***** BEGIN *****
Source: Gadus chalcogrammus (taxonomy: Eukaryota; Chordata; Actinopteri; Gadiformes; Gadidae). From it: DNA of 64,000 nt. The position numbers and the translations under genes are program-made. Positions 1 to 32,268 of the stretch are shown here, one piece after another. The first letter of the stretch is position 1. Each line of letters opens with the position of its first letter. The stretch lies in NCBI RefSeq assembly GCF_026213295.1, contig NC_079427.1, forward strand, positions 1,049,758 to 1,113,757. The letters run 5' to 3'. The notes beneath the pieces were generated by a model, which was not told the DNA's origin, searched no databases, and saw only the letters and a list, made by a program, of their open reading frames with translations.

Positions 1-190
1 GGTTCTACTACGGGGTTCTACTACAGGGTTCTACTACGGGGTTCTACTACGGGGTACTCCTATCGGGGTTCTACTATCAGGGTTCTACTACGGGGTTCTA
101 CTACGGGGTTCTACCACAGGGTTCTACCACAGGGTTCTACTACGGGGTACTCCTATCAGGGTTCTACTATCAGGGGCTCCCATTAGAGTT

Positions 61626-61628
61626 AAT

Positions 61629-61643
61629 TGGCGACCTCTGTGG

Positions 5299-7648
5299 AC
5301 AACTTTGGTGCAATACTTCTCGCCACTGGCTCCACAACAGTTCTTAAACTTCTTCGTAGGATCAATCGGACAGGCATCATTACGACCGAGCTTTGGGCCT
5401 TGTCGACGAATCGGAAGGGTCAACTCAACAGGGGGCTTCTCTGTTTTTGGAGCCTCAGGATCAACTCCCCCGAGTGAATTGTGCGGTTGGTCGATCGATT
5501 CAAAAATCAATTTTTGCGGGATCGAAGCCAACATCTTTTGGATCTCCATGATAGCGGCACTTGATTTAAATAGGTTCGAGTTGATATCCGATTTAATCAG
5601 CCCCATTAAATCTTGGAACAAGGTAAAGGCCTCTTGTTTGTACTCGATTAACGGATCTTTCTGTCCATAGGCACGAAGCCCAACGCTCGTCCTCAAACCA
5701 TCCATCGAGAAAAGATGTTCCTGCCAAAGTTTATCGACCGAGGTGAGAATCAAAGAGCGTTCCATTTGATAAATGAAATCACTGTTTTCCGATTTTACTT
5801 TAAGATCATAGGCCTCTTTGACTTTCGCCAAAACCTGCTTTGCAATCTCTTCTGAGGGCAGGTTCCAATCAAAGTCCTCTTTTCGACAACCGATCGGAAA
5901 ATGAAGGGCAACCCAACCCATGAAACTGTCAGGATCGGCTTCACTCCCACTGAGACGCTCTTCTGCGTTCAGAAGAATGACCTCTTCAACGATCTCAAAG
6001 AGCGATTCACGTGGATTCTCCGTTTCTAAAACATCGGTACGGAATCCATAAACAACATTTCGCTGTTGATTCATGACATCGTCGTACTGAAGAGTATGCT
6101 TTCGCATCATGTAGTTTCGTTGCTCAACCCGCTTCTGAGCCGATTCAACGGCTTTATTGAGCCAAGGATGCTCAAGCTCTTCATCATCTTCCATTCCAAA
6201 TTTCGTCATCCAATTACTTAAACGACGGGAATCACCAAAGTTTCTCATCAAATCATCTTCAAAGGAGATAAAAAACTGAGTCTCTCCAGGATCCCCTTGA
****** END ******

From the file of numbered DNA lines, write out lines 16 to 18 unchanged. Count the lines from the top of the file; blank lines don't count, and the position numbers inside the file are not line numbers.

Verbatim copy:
5801 TAAGATCATAGGCCTCTTTGACTTTCGCCAAAACCTGCTTTGCAATCTCTTCTGAGGGCAGGTTCCAATCAAAGTCCTCTTTTCGACAACCGATCGGAAA
5901 ATGAAGGGCAACCCAACCCATGAAACTGTCAGGATCGGCTTCACTCCCACTGAGACGCTCTTCTGCGTTCAGAAGAATGACCTCTTCAACGATCTCAAAG
6001 AGCGATTCACGTGGATTCTCCGTTTCTAAAACATCGGTACGGAATCCATAAACAACATTTCGCTGTTGATTCATGACATCGTCGTACTGAAGAGTATGCT